OFAH FILE: 842
January 9, 2013
Anglers Urged To Use Caution On The Ice
Inconsistent weather makes ice conditions questionable
The New Year marks the long-anticipated start of hard water fishing season for thousands of Ontario anglers. Due to unseasonably inconsistent weather, the ice conditions on the majority of the Province’s lakes and rivers cannot be considered safe. The Ontario Federation of Anglers and Hunters (OFAH) and the OPP want to remind anglers and anyone venturing onto frozen lakes and water bodies to put safety first.
“Ice fishing is a great way to enjoy the winter season, but anglers must be aware that ice conditions are constantly changing hour to hour, day to day and place to place,” said Shannon Gutoskie, OFAH Manager of Communications. “It’s good practice to have emergency equipment on hand so you’re prepared for anything. Taking simple safety measures could save your life.”
“We’re asking anglers to use caution and common sense. The ice may look safe, but with rain and warm temperatures on the horizon, no ice can be considered 100% safe for travel by foot and any motorized recreational vehicles or trucks, especially at this time of year,” said Iain McEwan, Media Relations Officer with Peterborough County OPP. “The message is simple. If you don’t know, don’t go.”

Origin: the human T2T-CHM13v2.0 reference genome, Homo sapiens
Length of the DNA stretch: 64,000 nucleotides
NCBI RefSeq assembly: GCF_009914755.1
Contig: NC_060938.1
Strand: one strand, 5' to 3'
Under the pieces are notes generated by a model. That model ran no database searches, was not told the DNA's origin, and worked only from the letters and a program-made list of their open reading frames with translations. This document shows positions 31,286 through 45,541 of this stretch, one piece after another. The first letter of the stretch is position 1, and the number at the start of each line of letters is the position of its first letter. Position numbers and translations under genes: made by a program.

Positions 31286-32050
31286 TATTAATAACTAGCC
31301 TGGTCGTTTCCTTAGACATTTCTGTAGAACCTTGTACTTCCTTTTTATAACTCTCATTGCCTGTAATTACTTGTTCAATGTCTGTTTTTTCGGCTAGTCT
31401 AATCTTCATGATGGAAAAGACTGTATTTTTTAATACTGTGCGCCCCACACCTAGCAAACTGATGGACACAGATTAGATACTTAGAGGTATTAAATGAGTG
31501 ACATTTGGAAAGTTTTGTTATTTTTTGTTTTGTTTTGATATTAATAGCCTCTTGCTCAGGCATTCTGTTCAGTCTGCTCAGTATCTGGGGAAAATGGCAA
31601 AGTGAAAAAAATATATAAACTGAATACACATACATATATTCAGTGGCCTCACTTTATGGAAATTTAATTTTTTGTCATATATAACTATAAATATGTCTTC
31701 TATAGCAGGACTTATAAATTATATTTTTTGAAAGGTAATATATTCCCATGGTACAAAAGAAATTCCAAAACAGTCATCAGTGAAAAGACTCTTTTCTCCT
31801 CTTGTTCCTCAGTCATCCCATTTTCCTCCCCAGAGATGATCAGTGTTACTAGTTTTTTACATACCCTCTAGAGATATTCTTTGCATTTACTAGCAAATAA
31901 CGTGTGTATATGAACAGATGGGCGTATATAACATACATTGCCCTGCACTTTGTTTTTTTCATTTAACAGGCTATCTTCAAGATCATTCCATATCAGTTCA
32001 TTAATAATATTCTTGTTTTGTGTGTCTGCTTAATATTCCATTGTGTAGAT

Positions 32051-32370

Anglers are reminded to carry valid fishing, snowmobile and ATV licenses with them at all times. They should also be sure to review the 2013 Recreational Fishing Regulations Summary, available online and at MNR offices, OFAH head office and license retailers.
Ice safety tips:
- Never travel on ice unless you know it’s safe. Check thickness and conditions frequently. Ask local ice hut operators.
- Clear, hard ice should be a minimum of 6″ for walking.
- Never travel on ice alone, at night or after consuming alcohol.
- Let someone know where you are going and when you plan to return.
- Avoid slushy ice, untracked ice or ice near moving water where ice is less stable.
- Stay off ice early or late in the season or after any sudden and pronounced melt, thaw or rain.
- Be prepared for an emergency – wear a buoyant snowmobile suit, carry ice picks and have a whistle and/or cell phone on hand.
With over 100,000 members, subscribers and supporters, and 675 member clubs, the OFAH is the largest nonprofit fish and wildlife conservation-based organization in Ontario. For more information, visit www.ofah.org, like the OFAH on Facebook and follow them on Twitter.
OFAH Manager of Communications
705-748-6324 ext 270
|Cst. Iain McEwan
Peterborough OPP Media Relations Officer